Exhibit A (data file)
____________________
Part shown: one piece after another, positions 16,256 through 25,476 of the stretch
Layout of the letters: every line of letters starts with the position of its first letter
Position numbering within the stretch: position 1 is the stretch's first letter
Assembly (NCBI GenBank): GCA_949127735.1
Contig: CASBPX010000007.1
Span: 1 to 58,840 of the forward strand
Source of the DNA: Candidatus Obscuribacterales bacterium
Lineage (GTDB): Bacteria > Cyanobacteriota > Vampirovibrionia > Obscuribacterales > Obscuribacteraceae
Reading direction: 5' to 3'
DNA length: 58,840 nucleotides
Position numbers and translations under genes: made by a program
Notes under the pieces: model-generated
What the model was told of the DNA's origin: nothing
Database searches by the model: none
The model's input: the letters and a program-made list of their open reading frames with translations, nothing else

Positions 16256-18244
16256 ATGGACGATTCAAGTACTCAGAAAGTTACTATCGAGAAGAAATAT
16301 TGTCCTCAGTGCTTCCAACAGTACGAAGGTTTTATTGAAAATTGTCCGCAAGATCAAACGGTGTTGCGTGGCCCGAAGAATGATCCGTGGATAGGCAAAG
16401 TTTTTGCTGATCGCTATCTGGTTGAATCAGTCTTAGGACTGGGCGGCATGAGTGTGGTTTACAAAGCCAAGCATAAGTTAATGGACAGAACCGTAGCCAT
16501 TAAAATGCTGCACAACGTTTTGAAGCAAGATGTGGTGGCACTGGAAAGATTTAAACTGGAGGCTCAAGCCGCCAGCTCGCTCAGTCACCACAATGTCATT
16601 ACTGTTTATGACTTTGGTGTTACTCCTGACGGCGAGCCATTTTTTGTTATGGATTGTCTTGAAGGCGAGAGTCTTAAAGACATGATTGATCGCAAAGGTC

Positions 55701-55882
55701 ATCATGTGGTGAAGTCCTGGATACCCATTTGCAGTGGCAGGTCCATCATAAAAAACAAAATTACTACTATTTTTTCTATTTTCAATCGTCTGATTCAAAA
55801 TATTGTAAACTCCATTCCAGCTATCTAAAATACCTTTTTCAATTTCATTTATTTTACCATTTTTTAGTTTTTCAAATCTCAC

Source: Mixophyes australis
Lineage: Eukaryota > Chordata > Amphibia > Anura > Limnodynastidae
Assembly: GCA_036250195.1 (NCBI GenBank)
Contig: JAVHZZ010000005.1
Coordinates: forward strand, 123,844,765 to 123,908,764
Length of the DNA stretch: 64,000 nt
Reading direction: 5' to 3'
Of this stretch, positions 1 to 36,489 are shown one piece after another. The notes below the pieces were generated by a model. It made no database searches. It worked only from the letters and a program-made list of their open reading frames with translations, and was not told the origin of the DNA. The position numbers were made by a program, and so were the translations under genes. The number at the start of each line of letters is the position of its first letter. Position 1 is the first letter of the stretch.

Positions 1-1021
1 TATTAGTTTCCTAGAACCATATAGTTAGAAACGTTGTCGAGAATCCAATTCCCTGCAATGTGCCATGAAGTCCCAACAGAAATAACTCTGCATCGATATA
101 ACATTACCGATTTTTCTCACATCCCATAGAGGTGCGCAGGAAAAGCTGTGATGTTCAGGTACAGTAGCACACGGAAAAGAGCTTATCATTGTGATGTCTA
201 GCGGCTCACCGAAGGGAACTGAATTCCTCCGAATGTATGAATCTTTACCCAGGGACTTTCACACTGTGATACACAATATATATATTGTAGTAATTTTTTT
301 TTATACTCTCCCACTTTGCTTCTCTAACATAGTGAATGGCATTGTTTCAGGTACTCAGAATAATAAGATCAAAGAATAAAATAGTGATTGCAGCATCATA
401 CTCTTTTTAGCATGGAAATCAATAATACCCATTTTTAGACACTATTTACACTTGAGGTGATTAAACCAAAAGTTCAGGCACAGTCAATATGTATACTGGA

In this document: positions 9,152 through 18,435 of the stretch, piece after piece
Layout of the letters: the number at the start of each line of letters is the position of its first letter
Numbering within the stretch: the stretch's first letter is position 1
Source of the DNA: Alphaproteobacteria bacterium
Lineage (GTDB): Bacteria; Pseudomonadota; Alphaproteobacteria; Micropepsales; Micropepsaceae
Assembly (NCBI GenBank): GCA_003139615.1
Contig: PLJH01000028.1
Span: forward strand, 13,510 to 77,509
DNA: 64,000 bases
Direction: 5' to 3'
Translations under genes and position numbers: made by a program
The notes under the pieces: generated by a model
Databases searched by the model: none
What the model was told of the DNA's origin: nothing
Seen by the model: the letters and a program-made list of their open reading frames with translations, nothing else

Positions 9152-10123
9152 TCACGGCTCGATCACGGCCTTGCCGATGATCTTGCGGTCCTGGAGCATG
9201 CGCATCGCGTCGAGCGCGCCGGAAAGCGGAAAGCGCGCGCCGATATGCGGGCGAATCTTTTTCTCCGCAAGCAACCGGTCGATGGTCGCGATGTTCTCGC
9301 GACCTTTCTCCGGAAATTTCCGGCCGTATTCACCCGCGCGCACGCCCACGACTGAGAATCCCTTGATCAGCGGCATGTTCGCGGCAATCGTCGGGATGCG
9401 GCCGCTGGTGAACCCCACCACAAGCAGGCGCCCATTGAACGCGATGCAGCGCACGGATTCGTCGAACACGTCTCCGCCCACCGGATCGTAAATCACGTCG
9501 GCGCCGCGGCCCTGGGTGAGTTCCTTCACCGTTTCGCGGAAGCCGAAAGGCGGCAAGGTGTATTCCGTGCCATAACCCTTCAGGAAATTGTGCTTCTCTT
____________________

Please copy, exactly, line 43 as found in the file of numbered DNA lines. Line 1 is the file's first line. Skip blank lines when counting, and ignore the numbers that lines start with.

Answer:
Lineage (GTDB): Bacteria; Pseudomonadota; Alphaproteobacteria; Micropepsales; Micropepsaceae